In 1860 the Continental Insurance Company moved its offices from Wall Street to Broadway, and soon many other insurance companies did the same. Continental’s new office operated under the austere conditions typical of the day. Hope’s desk was elevated so he could oversee each worker’s activities and deter any loafing. The president also had an electric switchboard with which he could summon any employee by ringing a bell on his desk.
In 1861 war broke out between the states. The Continental Insurance Company came out strongly in favor of the Union. Founders Bowen and Barney had supported Abraham Lincoln in the presidential election just a year before, and their antislavery views were widely known. During the war, Continental supported the cause by granting leaves of absence with full pay to three employees who volunteered for the Union Army. The company also donated $500 for the establishment of a local guard for the city’s financial institutions while the militia was away fighting; that guard was called out in July 1863, when 50,000 demonstrators took to the streets to protest unfair draft laws. The ensuing riots resulted in 1,000 deaths and fire damage to 50 buildings.
Throughout the war, Continental continued to operate profitably and pay its dividend. In December 1864, Continental contributed $500 for the establishment of a full-time professional fire department in New York City. The department began to operate a steam fire engine company in 1865.
In 1868 Continental established an office in Brooklyn, and a year later Continental followed the newly complete railroads west to Chicago, where it set up its western department. R. J. Taylor headed the Chicago office and implemented several new procedures there, including acceptance of notes for premium payments at 10% interest and an installment plan, which covered property for five years with the total premium paid in five annual installments.
On October 8, 1871, the Great Chicago Fire erupted. Fanned by fierce winds, the blaze lasted for two days and wiped out 7,450 buildings on 2,000 acres. The total damage amounted to more than $200 million. Continental sent Special Agent Barrett to the scorched city to survey the damage. The home office in New York received a telegram from the western department’s secretary, Jonas Oakley, with bad news: “Barrett’s estimate—twelve hundred thousand” and the location of the company’s new office, “Address Nine South Halsted St.”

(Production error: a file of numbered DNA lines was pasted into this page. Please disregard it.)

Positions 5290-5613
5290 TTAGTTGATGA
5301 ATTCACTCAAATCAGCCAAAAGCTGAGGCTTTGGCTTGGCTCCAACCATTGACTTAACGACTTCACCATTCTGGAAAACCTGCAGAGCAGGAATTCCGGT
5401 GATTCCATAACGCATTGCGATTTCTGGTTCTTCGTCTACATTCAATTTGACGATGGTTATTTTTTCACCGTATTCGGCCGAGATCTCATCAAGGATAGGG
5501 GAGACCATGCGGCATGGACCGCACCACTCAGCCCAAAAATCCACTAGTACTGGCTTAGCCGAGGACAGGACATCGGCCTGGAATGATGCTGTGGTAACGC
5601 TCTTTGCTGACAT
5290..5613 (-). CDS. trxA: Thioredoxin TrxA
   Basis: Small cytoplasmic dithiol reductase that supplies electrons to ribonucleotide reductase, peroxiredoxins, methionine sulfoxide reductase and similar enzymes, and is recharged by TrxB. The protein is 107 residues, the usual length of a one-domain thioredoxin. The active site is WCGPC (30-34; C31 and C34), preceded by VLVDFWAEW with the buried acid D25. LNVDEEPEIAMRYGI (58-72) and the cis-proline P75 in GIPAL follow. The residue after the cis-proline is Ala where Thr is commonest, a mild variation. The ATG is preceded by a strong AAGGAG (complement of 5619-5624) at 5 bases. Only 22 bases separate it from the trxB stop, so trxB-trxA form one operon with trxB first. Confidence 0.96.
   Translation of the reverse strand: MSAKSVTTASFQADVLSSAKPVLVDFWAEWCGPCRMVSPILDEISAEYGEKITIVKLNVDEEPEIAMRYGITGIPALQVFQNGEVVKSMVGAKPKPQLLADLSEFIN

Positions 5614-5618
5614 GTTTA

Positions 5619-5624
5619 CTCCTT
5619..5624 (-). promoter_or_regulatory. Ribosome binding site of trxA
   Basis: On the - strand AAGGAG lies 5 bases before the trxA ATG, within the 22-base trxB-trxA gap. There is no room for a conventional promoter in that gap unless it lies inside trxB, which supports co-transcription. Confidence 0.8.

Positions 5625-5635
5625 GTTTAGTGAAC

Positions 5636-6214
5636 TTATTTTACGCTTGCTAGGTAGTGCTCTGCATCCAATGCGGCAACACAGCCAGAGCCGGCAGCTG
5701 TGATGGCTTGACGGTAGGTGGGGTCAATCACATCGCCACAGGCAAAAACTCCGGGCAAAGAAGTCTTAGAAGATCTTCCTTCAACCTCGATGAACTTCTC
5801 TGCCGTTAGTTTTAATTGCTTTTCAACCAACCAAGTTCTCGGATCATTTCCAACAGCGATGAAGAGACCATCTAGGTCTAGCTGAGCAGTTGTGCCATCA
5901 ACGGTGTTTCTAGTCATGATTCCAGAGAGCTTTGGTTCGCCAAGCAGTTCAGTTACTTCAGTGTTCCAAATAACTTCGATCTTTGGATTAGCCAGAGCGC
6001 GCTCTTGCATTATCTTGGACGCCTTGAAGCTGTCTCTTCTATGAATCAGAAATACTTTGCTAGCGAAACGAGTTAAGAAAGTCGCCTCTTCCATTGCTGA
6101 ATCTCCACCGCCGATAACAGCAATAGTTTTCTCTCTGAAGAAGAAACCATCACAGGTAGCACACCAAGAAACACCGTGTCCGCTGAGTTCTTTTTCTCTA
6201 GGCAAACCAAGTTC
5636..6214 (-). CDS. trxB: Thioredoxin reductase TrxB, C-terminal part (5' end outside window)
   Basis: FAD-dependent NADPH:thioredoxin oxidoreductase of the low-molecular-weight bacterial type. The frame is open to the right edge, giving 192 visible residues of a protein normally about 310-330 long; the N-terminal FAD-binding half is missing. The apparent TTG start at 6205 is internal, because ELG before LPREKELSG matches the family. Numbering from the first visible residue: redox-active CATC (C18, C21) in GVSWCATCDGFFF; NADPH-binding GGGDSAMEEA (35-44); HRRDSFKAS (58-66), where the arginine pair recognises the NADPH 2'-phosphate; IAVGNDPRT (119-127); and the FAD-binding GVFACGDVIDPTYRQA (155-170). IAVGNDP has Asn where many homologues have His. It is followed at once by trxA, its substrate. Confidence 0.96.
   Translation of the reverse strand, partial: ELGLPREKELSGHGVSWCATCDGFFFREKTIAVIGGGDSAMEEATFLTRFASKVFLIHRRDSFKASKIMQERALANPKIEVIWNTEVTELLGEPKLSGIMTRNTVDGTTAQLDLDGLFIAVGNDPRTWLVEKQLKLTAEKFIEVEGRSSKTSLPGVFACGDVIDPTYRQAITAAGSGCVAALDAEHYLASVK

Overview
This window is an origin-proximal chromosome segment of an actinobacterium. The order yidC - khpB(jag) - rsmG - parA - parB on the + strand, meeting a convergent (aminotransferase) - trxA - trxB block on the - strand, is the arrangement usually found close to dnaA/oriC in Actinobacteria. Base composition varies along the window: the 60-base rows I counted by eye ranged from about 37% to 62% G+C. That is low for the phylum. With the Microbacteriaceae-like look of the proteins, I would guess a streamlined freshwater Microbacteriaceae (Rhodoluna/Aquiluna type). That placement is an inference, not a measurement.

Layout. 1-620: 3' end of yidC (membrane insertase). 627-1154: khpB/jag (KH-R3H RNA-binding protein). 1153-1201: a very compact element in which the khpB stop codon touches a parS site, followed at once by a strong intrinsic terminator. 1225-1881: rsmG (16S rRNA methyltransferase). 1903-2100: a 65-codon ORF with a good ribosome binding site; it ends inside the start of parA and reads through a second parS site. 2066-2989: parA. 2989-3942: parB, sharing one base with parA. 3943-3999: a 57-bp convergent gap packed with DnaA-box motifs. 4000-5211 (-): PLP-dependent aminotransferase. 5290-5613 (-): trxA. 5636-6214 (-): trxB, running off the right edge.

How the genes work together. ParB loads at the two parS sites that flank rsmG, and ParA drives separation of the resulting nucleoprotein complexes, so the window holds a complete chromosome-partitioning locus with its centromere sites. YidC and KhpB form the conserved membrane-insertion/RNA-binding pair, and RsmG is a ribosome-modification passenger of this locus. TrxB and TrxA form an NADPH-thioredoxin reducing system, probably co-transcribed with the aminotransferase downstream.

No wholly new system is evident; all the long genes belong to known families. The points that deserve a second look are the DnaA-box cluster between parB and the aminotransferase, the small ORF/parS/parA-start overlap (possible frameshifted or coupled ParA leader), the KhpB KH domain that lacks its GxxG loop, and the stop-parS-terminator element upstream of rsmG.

The company’s losses from the Chicago Fire eventually totaled $1.7 million. Continental’s $800,000 scrip fund was liquidated to cover the catastrophic losses, and the shareholders’ surplus was wiped out as well. In response to the grave circumstances, director Abiel A. Low recommended an increase in the capital of the company from $500,000 to $1 million. Low, an importer of goods from Asia, spoke so enthusiastically at the October meeting of Continental’s board that the whole amount of the capital increase was subscribed before the directors adjourned. While dozens of fire insurance companies went bankrupt as a result of the Chicago Fire, Continental remained in business.
Just a little over a year later, disaster struck again. Fire broke out in Boston’s shopping district and 776 buildings were destroyed. Continental’s losses were $700,000. Abiel Low again clamored to preserve the company, this time suggesting a 40% assessment on the $1 million capital. The action was approved by shareholders. About 30 fire insurers were bankrupted by the Boston fire. Continental’s survival promoted its credibility with the public, and by the end of 1878 cash assets were $3.33 million, up almost $1 million from before the Chicago fire in 1871.
During the 1880s, Continental began issuing new kinds of insurance. In January 1882, the company began issuing marine insurance, and six months later it issued tornado insurance. In 1885 the company issued hail insurance on crops, but found the business to be unprofitable and dropped it two years later. In 1892, however, the coverage was reintroduced on a more limited basis when a number of Continental agents began offering competitors’ hail insurance to its farm clients. At times the company had to subsidize unprofitable lines to maintain its market share in other areas.
On July 28, 1885, Continental’s president, George T. Hope, died at the age of 67. During his 28 years as president, the company’s assets grew from less than $1 million to more than $5 million. The company’s vice president, Hiram H. Lamport, replaced Hope as president and served until 1889 when he was replaced by Francis C. Moore.